Craig D. Roberts, David G. Richards, Tanja Horn, Lei Chang
There are two mass generating mechanisms in the standard model of particle physics (SM). One is related to the Higgs boson and fairly well understood. The other is embedded in quantum chromodynamics (QCD), the SM's strong interaction piece; and although responsible for emergence of the roughly 1 GeV mass scale that characterises the proton and hence all observable matter, the source and impacts of this emergent hadronic mass (EHM) remain puzzling. As bound states seeded by a valence-quark and -antiquark, pseudoscalar mesons present a simpler problem in quantum field theory than that associated with the nucleon. Consequently, there is a large array of robust predictions for pion and kaon properties whose empirical validation will provide a clear window onto many effects of both mass generating mechanisms and the constructive interference between them. This has now become significant because new-era experimental facilities, in operation, construction, or planning, are capable of conducting such tests and thereby contributing greatly to resolving the puzzles of EHM. These aspects of experiment, phenomenology, and theory, along with contemporary successes and challenges, are sketched herein, simultaneously highlighting the potential gains that can accrue from a coherent effort aimed at finally reaching an understanding of the character and structure of Nature's Nambu-Goldstone modes.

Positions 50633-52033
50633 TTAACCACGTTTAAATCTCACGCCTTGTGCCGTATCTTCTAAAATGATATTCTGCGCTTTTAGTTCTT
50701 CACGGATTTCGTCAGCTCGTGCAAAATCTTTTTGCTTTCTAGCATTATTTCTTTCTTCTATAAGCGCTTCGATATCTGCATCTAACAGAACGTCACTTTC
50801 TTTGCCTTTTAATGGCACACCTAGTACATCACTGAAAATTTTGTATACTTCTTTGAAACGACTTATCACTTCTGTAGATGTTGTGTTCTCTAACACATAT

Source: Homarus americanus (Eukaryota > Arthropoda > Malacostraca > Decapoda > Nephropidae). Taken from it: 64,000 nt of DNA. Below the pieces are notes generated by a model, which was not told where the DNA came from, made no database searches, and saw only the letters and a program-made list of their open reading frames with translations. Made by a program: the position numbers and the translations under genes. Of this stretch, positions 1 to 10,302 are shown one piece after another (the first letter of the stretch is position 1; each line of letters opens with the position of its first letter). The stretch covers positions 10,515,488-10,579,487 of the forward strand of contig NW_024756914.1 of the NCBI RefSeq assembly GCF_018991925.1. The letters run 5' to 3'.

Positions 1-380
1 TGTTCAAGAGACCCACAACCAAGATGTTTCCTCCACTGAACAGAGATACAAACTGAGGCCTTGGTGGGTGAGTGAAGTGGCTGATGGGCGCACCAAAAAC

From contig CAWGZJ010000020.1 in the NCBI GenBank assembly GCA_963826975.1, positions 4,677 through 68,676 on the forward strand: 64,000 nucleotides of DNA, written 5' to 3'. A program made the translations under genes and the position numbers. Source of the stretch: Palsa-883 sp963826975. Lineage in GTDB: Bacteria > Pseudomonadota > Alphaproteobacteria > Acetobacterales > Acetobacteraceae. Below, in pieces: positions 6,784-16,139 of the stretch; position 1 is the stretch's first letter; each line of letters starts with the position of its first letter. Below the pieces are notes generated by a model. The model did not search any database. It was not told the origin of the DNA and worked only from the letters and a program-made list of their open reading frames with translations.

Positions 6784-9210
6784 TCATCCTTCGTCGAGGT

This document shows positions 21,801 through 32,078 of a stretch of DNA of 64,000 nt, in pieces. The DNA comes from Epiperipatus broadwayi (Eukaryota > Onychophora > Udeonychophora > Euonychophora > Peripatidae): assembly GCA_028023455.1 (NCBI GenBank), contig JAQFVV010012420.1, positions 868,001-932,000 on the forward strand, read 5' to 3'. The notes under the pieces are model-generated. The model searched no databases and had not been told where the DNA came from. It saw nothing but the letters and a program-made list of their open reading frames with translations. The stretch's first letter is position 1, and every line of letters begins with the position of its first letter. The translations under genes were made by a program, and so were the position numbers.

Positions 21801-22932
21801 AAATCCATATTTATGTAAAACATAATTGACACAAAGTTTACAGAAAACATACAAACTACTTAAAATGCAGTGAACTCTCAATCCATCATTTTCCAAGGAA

Comments: 110 pages, 41 figures, 5 tables